Japan, Jetlag, and Cameras

So the all important question, did I buy any new cameras in Japan? Well, durh!! course I did. I went to a couple of my favourite shops around Tokyo.

GT Cameras has a great selection of good quality used cameras and a super junk section. From there I got these.

I bought the Konica for a friend, the topcon because it looked nice and shiny and the fuji because it was $1. The fuji has a built in battery but it is easily accessible and I should be able to swap it for a modern equivalent.

The next one I made a point to visit was Shinbashi Ichi Camera. This shop was on my walk from the Tsukuba Express Station to Ueno Park. I often wandered in. Though it has a nice range of cameras, they were usually out of my price range. But, the junk section sometimes had real bargains and it was always worth a quick look. This time was no exception. I bought one camera there. If it works it will be an absolute bargain.

A Yashica T AF for $25. Ok it might not work, but it might?? I thought it was worth the gamble. When I tried a battery it worked for a few shots, then quit. There is a possible fix online so fingers crossed.

Finally, I went to my old haunts of Wonderex and Hard-off. These are second hand resell shops, which sometimes have good quality film cameras, but always point and shoots for $3. I ended up getting a couple of toy cameras.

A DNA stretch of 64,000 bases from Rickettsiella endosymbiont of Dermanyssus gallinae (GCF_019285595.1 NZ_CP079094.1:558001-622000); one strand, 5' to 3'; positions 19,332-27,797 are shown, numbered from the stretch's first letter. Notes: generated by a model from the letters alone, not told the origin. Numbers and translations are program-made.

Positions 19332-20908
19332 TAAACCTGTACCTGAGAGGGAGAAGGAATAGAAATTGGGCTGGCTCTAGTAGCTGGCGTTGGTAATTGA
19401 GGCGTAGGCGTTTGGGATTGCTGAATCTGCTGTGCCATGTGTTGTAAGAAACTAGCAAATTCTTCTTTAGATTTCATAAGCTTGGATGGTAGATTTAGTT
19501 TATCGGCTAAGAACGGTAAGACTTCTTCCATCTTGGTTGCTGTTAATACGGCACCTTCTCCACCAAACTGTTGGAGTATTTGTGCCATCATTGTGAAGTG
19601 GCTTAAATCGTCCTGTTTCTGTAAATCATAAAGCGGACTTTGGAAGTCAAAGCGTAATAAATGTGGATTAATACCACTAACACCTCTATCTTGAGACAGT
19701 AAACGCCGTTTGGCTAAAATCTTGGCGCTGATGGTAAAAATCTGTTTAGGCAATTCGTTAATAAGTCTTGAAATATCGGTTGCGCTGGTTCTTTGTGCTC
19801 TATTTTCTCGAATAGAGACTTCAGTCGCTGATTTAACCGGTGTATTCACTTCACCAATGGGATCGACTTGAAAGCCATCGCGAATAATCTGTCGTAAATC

These types of shops also sell SLR bodies and cameras from $3. I went with an idea to get a minolta auto lens as no longer had one in my collection and it would come in handy to test any bodies I come across. Of course you need a body to attach it to, to keep the lens safe. So I got this combination for $8

And finally before I went I bought a new camera from Amazon because I saw this post and though Tokyo would be the best place to test it.

All the holiday wombling reminded me of another Canny Camera post about crap cameras. Will any of these turn out to be utter crap or have I wombled well? I guess the next few posts will tell…once I get over the jetlag that is.

Oh and I forgot this little camera…

This was a surprise buy for a number of reasons. Firstly I have owned a few of them and it was never my favourite camera. Secondly it is a half frame. Finally, I found it in an antique furniture shop while waiting to visit a mini pig cafe. I was early and saw it on a table with a label saying $10 so tested it and it seemed to work perfectly. As I had sold all my other versions I figured it was a good investment. I might even start to like it??

Praktica LTL